Where technology giants are

The logos for Facebook, Amazon, Netflix and Google on smartphones and tablets

Jason Alden | Bloomberg | Getty Images

When we turn to the digital giants that the market sees as “Big Growth Tech”, including the FANGs and Microsoft, we see an interesting picture.

Just as they have underperformed for the past six months or more, consensus gains estimates for 2021 have accelerated between August 2020 and today. This implies that their price / earnings ratio has decreased due to both price declines and positive EPS adjustments.

The table below shows the estimated changes since last August and the resulting declines in P / E ratio today.

Tech Stock Price adjustments

2021 EPS SPORTS Price change from 01.09.20
TogetL 54% -10% 39%
FB 29% -17% 7%
MSFT 20% -11% 7%
AAPL 34% -27% -3%
Median 31% -14% 7%

The table above suggests that togetL, FB, MSFT and AAPL are certainly not as expensive on a measure (P / E) as they were last August, reminding us that the strength in 2020 wasn’t just based on multiple expansions as the The market cleverly anticipates an acceleration in profits. On average, expected earnings for these four companies have increased 31% since last August and their P / E ratios are down 14%, while the median price increase was 7% versus the 18% increase at S&P.

How do these changes compare to the value and reopening of stocks? We selected a group of different stocks from a number of sectors including airlines, hotels, retail and banking, and made changes to estimates from last August to the present day.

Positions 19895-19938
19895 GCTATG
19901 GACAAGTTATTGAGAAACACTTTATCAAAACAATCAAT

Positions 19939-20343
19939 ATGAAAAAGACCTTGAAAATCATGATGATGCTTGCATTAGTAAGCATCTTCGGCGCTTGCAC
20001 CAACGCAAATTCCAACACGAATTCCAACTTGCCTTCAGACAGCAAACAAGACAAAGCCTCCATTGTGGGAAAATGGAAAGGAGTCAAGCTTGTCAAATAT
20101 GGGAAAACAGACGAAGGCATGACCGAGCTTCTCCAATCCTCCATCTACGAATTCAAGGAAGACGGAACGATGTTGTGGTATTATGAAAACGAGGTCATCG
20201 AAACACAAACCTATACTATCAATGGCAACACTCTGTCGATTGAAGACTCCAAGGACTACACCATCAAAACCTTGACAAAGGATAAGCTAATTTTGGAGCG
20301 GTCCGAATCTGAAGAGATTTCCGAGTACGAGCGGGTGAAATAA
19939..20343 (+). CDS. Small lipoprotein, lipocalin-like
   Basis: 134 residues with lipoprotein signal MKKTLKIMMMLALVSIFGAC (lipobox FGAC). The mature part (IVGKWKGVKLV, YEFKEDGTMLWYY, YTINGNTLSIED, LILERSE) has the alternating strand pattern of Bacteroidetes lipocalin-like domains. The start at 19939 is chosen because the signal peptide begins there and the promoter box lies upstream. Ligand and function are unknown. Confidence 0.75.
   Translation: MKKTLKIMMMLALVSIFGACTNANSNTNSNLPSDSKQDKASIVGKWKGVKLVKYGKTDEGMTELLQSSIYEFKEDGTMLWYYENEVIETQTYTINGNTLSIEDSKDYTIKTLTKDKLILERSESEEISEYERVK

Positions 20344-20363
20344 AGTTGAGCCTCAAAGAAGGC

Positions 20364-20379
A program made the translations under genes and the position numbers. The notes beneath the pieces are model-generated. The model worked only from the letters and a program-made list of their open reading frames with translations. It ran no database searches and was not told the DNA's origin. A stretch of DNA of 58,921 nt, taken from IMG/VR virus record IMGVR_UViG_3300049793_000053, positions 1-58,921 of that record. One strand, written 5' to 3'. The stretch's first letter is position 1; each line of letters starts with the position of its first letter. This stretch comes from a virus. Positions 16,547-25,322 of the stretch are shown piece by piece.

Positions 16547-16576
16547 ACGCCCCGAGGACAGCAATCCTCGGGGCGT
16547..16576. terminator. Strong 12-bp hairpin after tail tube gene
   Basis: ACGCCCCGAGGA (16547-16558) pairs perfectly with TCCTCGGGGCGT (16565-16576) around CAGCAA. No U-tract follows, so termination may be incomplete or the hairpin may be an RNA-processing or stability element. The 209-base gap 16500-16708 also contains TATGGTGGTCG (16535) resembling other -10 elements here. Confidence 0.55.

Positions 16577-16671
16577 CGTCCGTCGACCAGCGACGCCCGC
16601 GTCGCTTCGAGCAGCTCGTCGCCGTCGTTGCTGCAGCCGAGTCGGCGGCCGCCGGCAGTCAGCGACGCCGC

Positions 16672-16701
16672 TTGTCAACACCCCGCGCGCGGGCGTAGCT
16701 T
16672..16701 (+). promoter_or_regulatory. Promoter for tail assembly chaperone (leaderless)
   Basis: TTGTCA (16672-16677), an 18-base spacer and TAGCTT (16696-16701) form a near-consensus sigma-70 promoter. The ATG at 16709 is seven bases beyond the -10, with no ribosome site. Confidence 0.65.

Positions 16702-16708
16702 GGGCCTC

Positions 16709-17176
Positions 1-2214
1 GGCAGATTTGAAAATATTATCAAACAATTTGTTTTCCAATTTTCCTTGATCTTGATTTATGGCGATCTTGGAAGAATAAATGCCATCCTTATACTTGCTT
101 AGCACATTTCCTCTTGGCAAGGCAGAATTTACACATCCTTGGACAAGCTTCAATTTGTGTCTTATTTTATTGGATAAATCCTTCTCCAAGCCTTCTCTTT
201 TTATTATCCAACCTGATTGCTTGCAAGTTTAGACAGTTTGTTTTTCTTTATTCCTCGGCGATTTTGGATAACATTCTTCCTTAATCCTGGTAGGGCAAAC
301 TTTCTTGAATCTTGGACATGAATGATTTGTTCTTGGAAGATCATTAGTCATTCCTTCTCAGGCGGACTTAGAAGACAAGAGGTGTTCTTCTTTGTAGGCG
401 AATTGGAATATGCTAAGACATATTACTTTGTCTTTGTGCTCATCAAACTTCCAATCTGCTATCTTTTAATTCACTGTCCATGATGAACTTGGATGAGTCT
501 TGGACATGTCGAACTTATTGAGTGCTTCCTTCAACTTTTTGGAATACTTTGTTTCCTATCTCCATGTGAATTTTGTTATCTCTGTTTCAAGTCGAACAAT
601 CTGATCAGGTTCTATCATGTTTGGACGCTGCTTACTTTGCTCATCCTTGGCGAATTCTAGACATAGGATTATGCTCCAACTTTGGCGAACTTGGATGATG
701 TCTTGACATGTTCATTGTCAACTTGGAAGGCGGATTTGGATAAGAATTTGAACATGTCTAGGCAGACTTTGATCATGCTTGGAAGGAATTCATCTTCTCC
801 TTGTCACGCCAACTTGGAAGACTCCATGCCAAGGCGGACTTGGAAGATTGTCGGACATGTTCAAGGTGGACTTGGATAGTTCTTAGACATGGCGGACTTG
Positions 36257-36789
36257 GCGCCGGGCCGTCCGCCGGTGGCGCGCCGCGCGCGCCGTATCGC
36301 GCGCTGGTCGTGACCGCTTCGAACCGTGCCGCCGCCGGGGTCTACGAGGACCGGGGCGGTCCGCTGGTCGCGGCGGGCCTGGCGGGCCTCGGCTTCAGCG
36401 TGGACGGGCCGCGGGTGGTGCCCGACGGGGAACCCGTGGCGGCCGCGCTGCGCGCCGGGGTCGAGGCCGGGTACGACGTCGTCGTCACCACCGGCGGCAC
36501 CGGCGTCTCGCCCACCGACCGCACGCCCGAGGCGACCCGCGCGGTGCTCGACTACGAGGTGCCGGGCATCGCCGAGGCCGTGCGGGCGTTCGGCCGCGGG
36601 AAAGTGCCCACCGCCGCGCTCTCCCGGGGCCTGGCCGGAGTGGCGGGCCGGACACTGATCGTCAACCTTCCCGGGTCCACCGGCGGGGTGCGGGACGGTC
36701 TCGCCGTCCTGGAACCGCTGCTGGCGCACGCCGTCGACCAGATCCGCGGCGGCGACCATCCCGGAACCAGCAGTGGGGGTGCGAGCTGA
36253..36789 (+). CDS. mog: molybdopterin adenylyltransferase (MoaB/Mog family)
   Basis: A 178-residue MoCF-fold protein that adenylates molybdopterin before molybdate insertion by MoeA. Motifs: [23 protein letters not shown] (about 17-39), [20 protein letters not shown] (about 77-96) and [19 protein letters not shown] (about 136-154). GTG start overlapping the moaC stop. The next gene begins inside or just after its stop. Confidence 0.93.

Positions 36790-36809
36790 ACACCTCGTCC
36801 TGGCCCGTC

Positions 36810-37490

Reopening of stock price adjustments

2021 EPS SPORTS Price change from 01.09.20
OF THE -288% N / A 49%
TO DAMAGE -26% 83% 35%
BAC 41% 16% 63%
CAT 36% 23% 66%
M. 281% -29% 169%
DRI 32% 22% 61%
Median 34% 22% 62%

Earnings changes have been both up and down, but the P / E ratio of each name has increased significantly, with average price movement up 62% since late summer.

The big digital stocks (formerly “darlings” but not now) have gotten more attractive again, and some of the reopening / value / cyclical stocks are currently expanding. There are few arguments that the technology and communication services sector will grow faster in the long term than airlines, industrial companies and large banks.

However, the upward revisions and incredibly strong first quarter results for growth stocks, including Apple and Cohort above, weren’t enough to generate much buying excitement. This kind of market indifference can create buying opportunities.

Who can predict, but the big digital players could become the “value stocks” of the second half of 2021.

Karen Firestone is chairman, CEO and co-founder of Aureus Asset Management, an investment firm dedicated to contemporary wealth management for families, individuals and institutions.